In 1689, aged 14, he was apprenticed to Thomas Highmore (1660–1720), a distant relative and specialist in non-figural decorative painting, which included trompe l'oeil effects. While working for Highmore in great houses such as Chatsworth, Derbys, in the 1690s, Thornhill was exposed to the work of foreign decorative painters.
His first major commission was in 1707 for the newly constructed Royal Naval Hospital (now College), Greenwich. For the next 19 years he worked there intermittently. Although he was thus engaged at Greenwich for most of his career, Thornhill's work there was sporadic, and he often sought other employment. He competed successfully to secure one of his most prestigious commissions: the interior of the dome of St Paul's Cathedral, London. In 1715 he worked at Hampton Court Palace, near London. Although Thornhill specialised in large-scale, illusionistic wall and ceiling paintings, he occasionally worked in other fields.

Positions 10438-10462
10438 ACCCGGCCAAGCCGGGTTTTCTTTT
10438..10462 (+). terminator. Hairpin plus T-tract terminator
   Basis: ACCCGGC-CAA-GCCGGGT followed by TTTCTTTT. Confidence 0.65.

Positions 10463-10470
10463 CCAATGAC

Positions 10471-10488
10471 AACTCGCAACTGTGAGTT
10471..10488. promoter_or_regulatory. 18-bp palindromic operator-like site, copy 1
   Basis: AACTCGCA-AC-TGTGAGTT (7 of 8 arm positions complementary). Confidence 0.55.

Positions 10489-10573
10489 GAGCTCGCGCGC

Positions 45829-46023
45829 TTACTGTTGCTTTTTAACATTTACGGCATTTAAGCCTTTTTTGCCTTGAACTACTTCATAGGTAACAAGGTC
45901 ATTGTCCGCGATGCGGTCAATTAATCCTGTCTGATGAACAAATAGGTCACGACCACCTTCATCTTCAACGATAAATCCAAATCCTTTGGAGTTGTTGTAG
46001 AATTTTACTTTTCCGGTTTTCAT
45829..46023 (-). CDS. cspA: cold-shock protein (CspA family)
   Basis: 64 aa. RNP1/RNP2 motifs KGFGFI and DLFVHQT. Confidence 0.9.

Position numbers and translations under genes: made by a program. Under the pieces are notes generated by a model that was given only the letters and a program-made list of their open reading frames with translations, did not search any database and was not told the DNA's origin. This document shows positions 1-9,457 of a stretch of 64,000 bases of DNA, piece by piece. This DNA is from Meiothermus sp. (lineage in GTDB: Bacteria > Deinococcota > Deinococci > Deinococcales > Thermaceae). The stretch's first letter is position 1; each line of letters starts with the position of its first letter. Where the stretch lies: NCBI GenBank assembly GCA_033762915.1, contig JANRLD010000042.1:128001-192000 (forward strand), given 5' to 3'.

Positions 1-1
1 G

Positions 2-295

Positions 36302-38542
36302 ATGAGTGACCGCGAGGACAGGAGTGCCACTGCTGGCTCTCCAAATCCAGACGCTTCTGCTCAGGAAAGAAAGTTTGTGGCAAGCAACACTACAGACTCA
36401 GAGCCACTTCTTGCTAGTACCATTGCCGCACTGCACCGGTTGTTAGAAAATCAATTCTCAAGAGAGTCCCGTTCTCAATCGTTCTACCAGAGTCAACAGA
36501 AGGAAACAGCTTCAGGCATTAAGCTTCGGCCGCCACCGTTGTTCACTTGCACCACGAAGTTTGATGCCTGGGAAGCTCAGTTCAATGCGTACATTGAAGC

Thornhill was highly successful and well rewarded in his own day. He became the first English-born artist to be knighted. His last years were spent producing copies of Raphael's cartoons, presumably for the instruction of future students.
W. Osmun: A Study of the Work of Sir James Thornhill (diss., U. London, 1950)
C. Lloyd: ‘The Decoration of the Royal Hospital, Greenwich, i: The Painted Hall', Trans. Greenwich & Lambeth Antiqua. Soc., v/1 (1957), pp. 6–14
E. Croft-Murray: Decorative Painting in England, 1537–1837, i (London, 1962), pp. 69–78, 263–74
Sketches by Thornhill in the Victoria and Albert Museum (exh. cat. by E. de N. Mayhew, London, V&A, 1967)
T. P. Hudson: ‘Moor Park, Leoni, and Sir James Thornhill', Burl. Mag., cxiii (1971), pp. 657–61
K. Fremantle, ed.: Sir James Thornhill's Sketch-book Travel Journal of 1711: A Visit to East Anglia and the Low Countries (Utrecht, 1976)
B. Allen: ‘Thornhill at Wimpole', Apollo, cxxii (1985), pp. 204–11
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